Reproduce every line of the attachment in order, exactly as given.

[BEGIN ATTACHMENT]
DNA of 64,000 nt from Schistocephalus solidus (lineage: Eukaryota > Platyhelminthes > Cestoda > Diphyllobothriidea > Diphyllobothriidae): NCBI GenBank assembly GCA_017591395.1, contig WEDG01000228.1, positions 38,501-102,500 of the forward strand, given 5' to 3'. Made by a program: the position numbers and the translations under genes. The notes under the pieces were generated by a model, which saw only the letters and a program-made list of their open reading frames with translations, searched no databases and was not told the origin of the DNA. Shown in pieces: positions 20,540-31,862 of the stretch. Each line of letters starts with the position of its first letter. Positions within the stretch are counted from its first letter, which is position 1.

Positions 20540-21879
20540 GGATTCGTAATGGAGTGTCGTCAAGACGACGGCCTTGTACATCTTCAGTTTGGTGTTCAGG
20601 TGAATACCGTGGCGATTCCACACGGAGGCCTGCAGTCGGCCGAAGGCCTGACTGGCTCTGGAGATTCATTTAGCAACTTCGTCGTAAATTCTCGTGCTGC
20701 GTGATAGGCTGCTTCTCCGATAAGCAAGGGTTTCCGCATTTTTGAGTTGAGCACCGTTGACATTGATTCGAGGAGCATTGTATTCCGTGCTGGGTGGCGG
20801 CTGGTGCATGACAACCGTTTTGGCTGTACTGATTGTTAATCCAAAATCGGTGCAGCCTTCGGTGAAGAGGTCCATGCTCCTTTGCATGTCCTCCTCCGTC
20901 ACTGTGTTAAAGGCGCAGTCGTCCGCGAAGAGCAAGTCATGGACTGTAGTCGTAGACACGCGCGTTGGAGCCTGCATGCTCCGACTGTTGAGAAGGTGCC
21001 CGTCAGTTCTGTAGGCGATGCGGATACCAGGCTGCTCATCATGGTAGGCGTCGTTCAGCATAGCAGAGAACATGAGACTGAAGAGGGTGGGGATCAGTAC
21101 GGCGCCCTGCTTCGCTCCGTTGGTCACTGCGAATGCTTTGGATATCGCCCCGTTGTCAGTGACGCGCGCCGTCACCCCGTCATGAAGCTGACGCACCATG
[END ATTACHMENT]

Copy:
DNA of 64,000 nt from Schistocephalus solidus (lineage: Eukaryota > Platyhelminthes > Cestoda > Diphyllobothriidea > Diphyllobothriidae): NCBI GenBank assembly GCA_017591395.1, contig WEDG01000228.1, positions 38,501-102,500 of the forward strand, given 5' to 3'. Made by a program: the position numbers and the translations under genes. The notes under the pieces were generated by a model, which saw only the letters and a program-made list of their open reading frames with translations, searched no databases and was not told the origin of the DNA. Shown in pieces: positions 20,540-31,862 of the stretch. Each line of letters starts with the position of its first letter. Positions within the stretch are counted from its first letter, which is position 1.

Positions 20540-21879
20540 GGATTCGTAATGGAGTGTCGTCAAGACGACGGCCTTGTACATCTTCAGTTTGGTGTTCAGG
20601 TGAATACCGTGGCGATTCCACACGGAGGCCTGCAGTCGGCCGAAGGCCTGACTGGCTCTGGAGATTCATTTAGCAACTTCGTCGTAAATTCTCGTGCTGC
20701 GTGATAGGCTGCTTCTCCGATAAGCAAGGGTTTCCGCATTTTTGAGTTGAGCACCGTTGACATTGATTCGAGGAGCATTGTATTCCGTGCTGGGTGGCGG
20801 CTGGTGCATGACAACCGTTTTGGCTGTACTGATTGTTAATCCAAAATCGGTGCAGCCTTCGGTGAAGAGGTCCATGCTCCTTTGCATGTCCTCCTCCGTC
20901 ACTGTGTTAAAGGCGCAGTCGTCCGCGAAGAGCAAGTCATGGACTGTAGTCGTAGACACGCGCGTTGGAGCCTGCATGCTCCGACTGTTGAGAAGGTGCC
21001 CGTCAGTTCTGTAGGCGATGCGGATACCAGGCTGCTCATCATGGTAGGCGTCGTTCAGCATAGCAGAGAACATGAGACTGAAGAGGGTGGGGATCAGTAC
21101 GGCGCCCTGCTTCGCTCCGTTGGTCACTGCGAATGCTTTGGATATCGCCCCGTTGTCAGTGACGCGCGCCGTCACCCCGTCATGAAGCTGACGCACCATG